It also serves as another time capsule to the summer of whenever it was released (editor’s note – it was 2002).
I remember seeing the video on MTV and before that, I would always have been waiting for something like The Prodigy to appear or something, but when this came on, I stopped feeling sad about not seeing The Prodigy anymore. It felt like pop music had actually made sense, and if you look back in time, it makes sense compared to what we hear now.
Every song from that era or anything produced by The Neptunes or Kanye West, well, if I ever feel hyper, those are the sort of things I’d put on. My girlfriend gets really upset because I just blast them when we’re in the car [laughs]…
Rock Your Body is a song I could enter a club to. If it’s playing, I would probably start jumping around and screaming the lyrics. This is my jam!
Bryan Adams – Run To You
I don’t even think this is a guilty pleasure anymore, but it used to be. Growing up I played Grand Theft Auto Vice City, and I think that game introduced me to ‘80s music.
One of the songs that really stands out for me is Run To You by Bryan Adams. I mean firstly because of his voice – I don’t know in terms of texture if it’s silky or if it’s matte, but it’s amazing.
I don’t know what it is, but he has something really unique, and when I hear this song, I think “wow, I want to have a voice like that.”
The song writing is also brilliant. The music itself and the hook on the guitar part is also incredible – it’s simple, but it really sticks in your head!
I think I can identify with the song, too, because it’s about some guy who has a mistress and how much he wants to be with her. I’ve had similar situations where I’d play this song and be like “yeah, I’m that guy!” [laughs].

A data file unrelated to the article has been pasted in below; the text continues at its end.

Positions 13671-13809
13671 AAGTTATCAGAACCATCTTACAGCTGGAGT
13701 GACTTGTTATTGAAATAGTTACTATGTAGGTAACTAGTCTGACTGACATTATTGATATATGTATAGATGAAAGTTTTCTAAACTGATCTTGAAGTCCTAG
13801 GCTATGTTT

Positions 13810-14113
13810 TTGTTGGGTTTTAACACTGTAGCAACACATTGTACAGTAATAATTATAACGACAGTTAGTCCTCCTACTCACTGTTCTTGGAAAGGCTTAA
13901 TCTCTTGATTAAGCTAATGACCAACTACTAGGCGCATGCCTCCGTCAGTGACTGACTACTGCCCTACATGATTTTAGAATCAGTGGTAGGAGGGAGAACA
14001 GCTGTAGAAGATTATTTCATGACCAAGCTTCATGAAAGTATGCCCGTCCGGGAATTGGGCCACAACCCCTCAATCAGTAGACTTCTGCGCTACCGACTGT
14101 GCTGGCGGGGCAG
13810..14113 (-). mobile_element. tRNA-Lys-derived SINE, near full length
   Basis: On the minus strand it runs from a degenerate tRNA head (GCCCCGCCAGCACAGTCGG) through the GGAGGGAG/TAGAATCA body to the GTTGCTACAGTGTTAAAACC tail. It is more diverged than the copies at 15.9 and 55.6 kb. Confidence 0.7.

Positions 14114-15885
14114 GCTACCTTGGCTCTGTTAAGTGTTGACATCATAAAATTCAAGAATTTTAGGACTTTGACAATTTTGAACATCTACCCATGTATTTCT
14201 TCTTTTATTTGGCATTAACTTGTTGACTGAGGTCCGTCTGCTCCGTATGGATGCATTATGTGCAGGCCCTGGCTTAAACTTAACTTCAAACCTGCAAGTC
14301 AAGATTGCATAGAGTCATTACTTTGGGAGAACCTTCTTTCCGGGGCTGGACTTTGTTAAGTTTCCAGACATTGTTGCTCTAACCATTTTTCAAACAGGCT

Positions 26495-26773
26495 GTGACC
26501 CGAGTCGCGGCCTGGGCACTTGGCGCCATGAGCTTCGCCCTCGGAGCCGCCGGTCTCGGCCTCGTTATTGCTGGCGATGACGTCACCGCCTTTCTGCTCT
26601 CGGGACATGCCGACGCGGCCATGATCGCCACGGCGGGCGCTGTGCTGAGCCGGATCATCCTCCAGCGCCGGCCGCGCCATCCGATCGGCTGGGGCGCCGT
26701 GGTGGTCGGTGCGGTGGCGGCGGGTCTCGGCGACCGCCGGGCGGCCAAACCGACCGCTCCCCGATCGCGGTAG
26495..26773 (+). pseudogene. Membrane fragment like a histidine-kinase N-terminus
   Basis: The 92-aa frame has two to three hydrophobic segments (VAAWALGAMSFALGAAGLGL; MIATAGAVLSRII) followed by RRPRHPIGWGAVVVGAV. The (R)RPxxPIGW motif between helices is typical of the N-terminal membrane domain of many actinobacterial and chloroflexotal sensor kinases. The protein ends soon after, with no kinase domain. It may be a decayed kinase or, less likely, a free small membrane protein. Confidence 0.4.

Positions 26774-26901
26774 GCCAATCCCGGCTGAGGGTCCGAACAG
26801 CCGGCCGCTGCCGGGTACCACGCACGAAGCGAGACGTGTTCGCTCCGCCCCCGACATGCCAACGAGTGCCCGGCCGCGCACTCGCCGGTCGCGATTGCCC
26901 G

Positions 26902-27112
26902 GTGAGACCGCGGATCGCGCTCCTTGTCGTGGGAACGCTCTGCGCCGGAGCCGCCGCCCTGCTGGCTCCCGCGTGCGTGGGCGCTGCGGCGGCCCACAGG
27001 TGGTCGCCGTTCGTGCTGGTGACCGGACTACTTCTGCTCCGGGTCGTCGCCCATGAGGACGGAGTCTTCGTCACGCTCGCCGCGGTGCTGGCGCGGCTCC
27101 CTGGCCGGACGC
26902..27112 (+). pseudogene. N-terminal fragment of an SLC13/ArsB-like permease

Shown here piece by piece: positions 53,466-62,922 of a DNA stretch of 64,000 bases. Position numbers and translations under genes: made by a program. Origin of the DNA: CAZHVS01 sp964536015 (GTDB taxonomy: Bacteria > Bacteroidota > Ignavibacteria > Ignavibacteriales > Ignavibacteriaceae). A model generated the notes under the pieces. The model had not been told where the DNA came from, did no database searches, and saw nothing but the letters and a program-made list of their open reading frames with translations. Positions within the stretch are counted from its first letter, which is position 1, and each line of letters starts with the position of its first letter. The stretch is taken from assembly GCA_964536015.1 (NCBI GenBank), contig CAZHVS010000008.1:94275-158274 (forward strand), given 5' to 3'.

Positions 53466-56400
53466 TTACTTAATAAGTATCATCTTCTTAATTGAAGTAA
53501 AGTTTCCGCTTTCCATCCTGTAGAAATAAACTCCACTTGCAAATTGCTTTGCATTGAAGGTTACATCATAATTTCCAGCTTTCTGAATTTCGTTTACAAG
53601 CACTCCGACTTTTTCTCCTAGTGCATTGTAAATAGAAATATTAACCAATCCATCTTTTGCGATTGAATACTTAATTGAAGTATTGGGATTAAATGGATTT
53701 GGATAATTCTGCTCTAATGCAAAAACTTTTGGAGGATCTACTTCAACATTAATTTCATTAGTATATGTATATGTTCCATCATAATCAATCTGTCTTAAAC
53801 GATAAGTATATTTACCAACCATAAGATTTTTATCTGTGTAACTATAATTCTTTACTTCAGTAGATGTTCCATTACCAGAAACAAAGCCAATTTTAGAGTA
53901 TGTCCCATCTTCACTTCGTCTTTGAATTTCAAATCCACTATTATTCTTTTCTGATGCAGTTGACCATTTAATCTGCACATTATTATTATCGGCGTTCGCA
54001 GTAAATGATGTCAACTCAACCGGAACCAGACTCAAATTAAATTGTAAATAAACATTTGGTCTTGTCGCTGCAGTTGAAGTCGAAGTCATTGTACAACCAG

I sampled this song once and I was happy with how it sounded, but I don’t know what will happen to it.
Anyway, I listen to this song really often – it’s on my current playlist, and I love it.
As guilty as it is, I don’t feel bad for listening to it. It’s a classic, so f**k it!
Hitomi Tohyama – Love Is The Competition
I heard someone do a remix of this on Soundcloud, and I realised the song is in Japanese. My girlfriend was sitting next to me, so I was asking her “what is she saying?”
Although it was really pitched up, she started translating. Then I slowed it down and we started looking for the song via its lyrics.
We couldn’t find it for some reason – maybe because the song’s popularity was really low at this point. I also thought there were two separate songs, because the choruses are sung in English, and the verses are sung in Japanese – they could have just been glued together because they were in tune.
I gave up and simply Googled Love Is The Competition, and after going through 1,000s of YouTube videos, I eventually found it!
Obviously, it was lower and slower and almost like an 1980s funk song that really sounded like the Whispers.
Her voice is terrible, I mean, when she goes high, she really loses it. The song is about love being a competition – the guy she wants to be with is with someone else, and she’s in a competition with another girl.
Well I don’t know if it is one, but it also sounds like the song has a grammatical error. She sings “love is a competition, yes we are.” I mean, someone could be a competition to you, right? But if you are in a competition, you are in a love competition and she misses the words “in” and “a”.
The instrumental is a Whispers’ rip-off, and this is how the Japanese music is today – they hear something popular from the West, they produce the instrumental and find a local artist who is generally a person free of any songwriting talent, then they sell it.
I mean, that’s how every company works, but it doesn’t feel all that authentic. If American musicians do it, they have a level of authenticity, and that’s the same for British pop singers.
With the Japanese, you can feel they’re trying to accommodate for a certain generation. This use of English is also perceived to be something cool, when it actually makes no sense.
They use English words right in the middle of the song, so it looks like “oh, I can use English” but it’s complete nonsense. But this, if I could pick any Japanese song as my favourite, would be it.